The XMPP Standards Foundation (XSF)  has defined a technology for end-to-end encryption of XMPP communications, called "Encrypted Sessions" (ESessions). This document describes ways for client and library developers to approach the task of implementing ESessions.
In essence, implementation of ESessions proceeds in two directions:
If client developers implement the "frontend" specifications, they should be able to integrate the "backend" code developed by library developers, enabling the two sets of developers to "meet in the middle" and offer complete implementations.
When working from the client/interface level down to the library/API level, it makes sense to implement the relevant specifications in the following order:
Best Practices for Message Threads (XEP-0201) 
This document describes what a "stanza session" is, i.e., it is defined by the life of a message thread. Clients that implement this specification are well on their way to implementing encrypted sessions, since it is necessary to have a clear session "object" in a client before implementing an encrypted version of such a session.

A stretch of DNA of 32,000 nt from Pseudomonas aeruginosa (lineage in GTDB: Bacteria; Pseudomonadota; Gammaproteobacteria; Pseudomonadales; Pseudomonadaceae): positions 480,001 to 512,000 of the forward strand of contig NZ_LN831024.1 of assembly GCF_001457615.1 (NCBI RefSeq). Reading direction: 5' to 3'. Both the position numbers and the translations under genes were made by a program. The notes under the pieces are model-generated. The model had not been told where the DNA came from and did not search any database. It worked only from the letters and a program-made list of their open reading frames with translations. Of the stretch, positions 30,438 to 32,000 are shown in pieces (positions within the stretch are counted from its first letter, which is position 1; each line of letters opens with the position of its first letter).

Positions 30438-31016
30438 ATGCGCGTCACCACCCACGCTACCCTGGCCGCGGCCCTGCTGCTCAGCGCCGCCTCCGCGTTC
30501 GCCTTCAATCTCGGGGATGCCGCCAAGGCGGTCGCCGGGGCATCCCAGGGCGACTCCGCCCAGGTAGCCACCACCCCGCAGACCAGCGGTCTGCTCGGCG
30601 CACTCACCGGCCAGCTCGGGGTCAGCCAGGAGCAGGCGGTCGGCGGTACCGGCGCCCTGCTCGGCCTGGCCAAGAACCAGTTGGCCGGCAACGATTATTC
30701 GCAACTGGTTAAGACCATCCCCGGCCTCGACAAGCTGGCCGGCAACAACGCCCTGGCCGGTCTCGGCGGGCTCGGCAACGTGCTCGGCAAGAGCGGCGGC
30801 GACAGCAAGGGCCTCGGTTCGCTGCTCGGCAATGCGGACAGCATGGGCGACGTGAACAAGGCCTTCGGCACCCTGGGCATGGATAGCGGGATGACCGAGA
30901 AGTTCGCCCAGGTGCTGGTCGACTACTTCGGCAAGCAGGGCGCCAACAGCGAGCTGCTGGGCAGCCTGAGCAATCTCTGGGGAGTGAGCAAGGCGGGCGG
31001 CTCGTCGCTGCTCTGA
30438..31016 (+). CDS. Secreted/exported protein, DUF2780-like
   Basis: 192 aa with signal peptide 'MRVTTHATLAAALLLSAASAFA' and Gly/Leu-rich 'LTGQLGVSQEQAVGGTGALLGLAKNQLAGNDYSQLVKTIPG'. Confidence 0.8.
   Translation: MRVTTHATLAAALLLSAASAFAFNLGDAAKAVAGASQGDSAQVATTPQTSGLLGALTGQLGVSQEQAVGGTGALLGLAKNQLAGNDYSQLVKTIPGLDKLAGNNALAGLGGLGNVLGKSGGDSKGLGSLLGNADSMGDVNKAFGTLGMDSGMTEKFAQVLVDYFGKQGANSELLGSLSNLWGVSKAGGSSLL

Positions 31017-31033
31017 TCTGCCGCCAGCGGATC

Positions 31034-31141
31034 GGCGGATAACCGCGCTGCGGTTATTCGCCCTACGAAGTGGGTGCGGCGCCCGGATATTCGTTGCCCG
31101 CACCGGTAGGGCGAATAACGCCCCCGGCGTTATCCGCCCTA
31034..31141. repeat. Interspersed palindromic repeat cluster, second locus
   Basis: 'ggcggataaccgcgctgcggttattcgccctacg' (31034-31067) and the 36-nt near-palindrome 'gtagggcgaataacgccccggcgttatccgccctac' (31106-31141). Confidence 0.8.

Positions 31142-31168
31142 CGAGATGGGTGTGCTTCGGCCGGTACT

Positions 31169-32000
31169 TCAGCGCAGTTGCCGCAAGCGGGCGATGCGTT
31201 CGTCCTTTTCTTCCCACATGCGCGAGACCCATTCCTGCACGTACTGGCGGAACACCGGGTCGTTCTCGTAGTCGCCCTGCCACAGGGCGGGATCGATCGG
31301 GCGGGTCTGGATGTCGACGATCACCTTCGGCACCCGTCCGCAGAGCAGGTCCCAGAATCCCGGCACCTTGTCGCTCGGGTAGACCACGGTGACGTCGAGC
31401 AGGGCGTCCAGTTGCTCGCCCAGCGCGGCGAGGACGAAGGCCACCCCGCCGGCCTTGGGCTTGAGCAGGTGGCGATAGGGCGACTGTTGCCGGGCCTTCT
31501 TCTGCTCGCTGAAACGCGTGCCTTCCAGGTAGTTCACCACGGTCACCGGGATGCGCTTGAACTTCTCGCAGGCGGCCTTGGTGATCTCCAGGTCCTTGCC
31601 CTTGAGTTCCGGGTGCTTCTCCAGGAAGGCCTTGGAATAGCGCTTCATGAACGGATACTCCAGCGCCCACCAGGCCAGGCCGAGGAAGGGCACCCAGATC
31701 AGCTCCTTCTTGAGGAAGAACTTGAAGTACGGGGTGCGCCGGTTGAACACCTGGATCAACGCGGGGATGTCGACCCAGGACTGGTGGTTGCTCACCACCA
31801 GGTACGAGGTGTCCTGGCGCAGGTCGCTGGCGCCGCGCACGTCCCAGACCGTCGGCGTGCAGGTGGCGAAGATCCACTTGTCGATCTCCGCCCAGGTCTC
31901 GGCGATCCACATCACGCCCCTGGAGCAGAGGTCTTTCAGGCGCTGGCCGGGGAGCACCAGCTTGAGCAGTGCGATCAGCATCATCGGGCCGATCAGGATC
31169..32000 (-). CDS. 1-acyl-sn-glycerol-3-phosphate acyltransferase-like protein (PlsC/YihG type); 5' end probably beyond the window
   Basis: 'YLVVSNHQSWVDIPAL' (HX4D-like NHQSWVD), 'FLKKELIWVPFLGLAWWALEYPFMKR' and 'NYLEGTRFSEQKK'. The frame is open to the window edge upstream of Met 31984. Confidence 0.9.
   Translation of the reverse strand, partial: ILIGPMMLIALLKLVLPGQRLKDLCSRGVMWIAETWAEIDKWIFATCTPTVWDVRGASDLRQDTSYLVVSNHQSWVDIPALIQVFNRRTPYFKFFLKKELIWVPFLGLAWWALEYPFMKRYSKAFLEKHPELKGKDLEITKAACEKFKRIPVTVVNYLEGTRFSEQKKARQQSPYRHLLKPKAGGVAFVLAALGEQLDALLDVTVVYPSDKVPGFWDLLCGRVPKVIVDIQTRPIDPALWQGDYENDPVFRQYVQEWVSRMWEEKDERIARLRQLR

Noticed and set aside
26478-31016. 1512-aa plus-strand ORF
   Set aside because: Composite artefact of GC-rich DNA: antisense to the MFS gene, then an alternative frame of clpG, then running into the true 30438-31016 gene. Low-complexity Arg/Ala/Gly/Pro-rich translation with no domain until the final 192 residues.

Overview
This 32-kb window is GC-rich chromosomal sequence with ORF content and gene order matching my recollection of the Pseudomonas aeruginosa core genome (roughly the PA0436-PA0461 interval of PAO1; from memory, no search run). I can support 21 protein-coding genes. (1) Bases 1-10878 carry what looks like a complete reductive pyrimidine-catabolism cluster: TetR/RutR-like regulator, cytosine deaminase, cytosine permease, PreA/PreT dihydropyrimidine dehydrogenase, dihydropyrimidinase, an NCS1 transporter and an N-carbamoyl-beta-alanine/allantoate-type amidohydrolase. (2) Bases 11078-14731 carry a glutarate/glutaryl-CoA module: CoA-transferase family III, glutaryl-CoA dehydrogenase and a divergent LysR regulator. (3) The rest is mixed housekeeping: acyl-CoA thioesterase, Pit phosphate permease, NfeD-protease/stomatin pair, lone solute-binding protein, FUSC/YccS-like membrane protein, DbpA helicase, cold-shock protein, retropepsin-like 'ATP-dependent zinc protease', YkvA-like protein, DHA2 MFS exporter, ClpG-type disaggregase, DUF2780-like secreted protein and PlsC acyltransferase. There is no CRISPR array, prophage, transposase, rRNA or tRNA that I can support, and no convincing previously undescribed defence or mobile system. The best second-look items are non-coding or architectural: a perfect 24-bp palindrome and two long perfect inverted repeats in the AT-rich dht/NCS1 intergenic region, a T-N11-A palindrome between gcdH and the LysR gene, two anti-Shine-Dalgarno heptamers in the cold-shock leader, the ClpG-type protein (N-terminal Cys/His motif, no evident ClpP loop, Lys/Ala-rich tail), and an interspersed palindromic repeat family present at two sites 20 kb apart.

Stanza Session Negotiation (XEP-0155) 
Because this document describes how to negotiate a stanza session, it is a building block for developing how to negotiate an encrypted stanza session.
Stanza Encryption (XEP-0200) 
By hardcoding the initial parameters during an early phase of development, implementors can use this specification as a starting point for testing of encrypted sessions. A later phase would address rekeying (Section 9) and negotiation of the initial parameters (see below).
Simplified Encrypted Session Negotiation (XEP-0217) 
This specification (to be published concurrently) defines a simple subset of the process for negotiating the initial parameters used in an encrypted session.
Encrypted Session Negotiation (XEP-0116) 
This specification defines the "heavy lifting" involved in going from a cleartext state to an encrypted state, i.e., it specifies how to the initial parameters for an encrypted session.
Cryptographic Design of Encrypted Sessions (XEP-0188) 
Strictly speaking, a developer does not implement this specification, since it describes the theory behind the process of upgrading from cleartext to encryption that is defined in XEP-0116. However it is useful background knowledge for developers who implement XEP-0116.
Naturally, when developing from the library/API level up to the client/interface level, the order should be (roughly) reversed.
Once a library or client has implemented the specifications listed above, it may choose to implement the following additional specifications, which supplemented the core encrypted sessions specifications.